What’s in the works


Lev-Toaff anticipates new developments that will further spur the growth of virtual colonoscopy. Electronic cleansing uses software to automatically subtract any residual material in the colon. “That’s potentially very exciting because it might allow us to do much less in the way of preparation [for an exam],” she says. “One of the most troubling and annoying features of having the colon inspected is that patients have to cleanse the colon [via a prep process that patients describe as unpleasant and sometimes painful].”

Another development on the horizon is computer-aided diagnosis (CAD) where software previews the colon for the physician and identifies potential trouble spots. “Rather than replace the physician, CAD provides a sort of preread assistance to the physician,” Lev-Toaff says.

Over the next few years, Herts predicts the publication of more clinical studies evaluating the success of virtual colonoscopy compared with optical colonoscopy. “We’ll have more data and more results from larger, better studies that impact more patients and more different clinical environments.”

As computers get faster and processing and software gets better, Herts says exam review will become a little faster and CAD will contribute as well. 

 

CT colonography is the ‘holy grail’
Michael Recht, MD, chairman of the department of eRadiology at the Cleveland Clinic Foundation looks at trends in imaging and believes that “CT colonography is going to be a growth area in imaging.”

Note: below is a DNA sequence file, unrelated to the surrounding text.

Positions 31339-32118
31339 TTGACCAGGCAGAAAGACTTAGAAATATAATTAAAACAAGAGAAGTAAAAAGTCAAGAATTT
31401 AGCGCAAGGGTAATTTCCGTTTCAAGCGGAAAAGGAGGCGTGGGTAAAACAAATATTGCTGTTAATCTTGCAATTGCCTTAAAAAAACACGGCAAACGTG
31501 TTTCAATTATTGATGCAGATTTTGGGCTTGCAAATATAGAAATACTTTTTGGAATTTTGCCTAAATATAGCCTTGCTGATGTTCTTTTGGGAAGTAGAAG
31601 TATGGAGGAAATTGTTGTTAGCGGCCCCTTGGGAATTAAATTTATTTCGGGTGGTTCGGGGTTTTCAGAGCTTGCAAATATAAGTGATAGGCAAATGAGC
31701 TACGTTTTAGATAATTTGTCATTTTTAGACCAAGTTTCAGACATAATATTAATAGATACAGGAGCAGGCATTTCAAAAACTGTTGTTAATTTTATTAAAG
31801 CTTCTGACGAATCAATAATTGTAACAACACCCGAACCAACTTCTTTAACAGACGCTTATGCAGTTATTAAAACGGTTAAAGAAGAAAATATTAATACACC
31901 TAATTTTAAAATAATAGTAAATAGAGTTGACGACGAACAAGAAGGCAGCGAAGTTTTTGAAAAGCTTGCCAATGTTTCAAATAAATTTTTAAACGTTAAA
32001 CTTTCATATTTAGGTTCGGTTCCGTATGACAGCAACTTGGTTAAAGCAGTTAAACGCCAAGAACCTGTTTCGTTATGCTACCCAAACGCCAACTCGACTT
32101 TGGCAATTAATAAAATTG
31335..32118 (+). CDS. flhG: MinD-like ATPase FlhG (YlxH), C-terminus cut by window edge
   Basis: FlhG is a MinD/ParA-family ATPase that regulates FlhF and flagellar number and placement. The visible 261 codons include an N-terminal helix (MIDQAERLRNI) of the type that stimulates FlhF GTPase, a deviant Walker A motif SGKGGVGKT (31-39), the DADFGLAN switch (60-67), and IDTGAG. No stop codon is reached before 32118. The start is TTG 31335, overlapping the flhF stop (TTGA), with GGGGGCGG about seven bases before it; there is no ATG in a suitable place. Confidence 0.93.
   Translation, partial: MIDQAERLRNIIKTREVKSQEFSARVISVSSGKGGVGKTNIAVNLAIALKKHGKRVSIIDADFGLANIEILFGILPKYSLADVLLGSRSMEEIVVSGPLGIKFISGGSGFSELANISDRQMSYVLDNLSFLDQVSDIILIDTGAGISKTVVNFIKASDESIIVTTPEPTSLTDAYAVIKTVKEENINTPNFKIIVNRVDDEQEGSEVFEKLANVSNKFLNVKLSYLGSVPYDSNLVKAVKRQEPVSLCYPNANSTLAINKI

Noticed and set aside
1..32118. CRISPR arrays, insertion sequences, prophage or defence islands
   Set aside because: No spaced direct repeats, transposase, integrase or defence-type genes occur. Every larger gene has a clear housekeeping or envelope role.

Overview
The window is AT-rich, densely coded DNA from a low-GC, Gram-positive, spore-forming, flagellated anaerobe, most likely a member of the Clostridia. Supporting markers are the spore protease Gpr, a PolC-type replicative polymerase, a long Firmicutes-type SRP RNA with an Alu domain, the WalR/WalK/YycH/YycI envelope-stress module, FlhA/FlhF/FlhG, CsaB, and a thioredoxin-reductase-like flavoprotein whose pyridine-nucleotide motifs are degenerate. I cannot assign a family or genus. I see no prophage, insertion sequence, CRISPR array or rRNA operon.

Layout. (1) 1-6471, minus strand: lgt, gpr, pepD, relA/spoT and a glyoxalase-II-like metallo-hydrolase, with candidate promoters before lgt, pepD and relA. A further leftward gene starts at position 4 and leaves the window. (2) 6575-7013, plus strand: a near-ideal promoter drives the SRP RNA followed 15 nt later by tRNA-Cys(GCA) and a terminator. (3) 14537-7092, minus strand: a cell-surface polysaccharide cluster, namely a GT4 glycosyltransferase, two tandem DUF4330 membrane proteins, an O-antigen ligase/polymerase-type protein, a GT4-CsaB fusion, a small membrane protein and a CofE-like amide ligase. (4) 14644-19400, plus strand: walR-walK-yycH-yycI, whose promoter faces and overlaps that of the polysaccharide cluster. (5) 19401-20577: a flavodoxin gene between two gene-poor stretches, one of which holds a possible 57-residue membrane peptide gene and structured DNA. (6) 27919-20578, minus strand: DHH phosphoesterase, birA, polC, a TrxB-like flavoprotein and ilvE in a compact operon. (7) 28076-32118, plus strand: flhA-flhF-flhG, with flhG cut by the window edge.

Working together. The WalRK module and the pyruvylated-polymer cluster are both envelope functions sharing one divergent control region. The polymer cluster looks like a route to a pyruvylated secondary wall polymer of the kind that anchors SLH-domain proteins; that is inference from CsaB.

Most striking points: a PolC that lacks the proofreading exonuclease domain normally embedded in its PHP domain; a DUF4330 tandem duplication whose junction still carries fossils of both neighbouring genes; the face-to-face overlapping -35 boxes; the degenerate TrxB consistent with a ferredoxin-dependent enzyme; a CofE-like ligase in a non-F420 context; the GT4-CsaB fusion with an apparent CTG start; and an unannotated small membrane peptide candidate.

Recht is developing a relationship with GE Healthcare and Amsurge, a national surgical center provider, to craft a method for providing CT colonography to patients in their local areas. “We’re working on some IT issues so that we’re able to transmit and manipulate images in a rapid manner from remote sites and have the results back to the patient and referring physician very quickly, even though the study is interpreted in Cleveland.” Amsurge has more than 100 dedicated endoscopy centers and will become Recht’s preferred imaging partner if and when CT colonography truly becomes a reimbursable modality. “They can offer it at their centers in a state-of-the-art manner by subspecialty radiologists.”

That “if and when” may come at this year’s RSNA annual meeting in November. Results from a large-scale study comparing virtual and optical colonoscopies are expected to be presented at the show and Recht is eager to gauge reaction from CMS and the managed care market—which of course will mean whether or not it will gain reimbursement. “If there is no way to reimburse, this is not a modality that’s going to grow.”

Even with a very positive response, it will take another two or three years to get a remote virtual colonoscopy program underway. “We know there’s research that needs to be done in terms of doing this in a remote way, but virtual colonoscopy is the holy grail. There’s a huge number of people who should be screened for colon cancer who aren’t. We need to find a noninvasive way that’s easily accessible to patients. Developing CTC and offering it to patients is an important part of our mission.”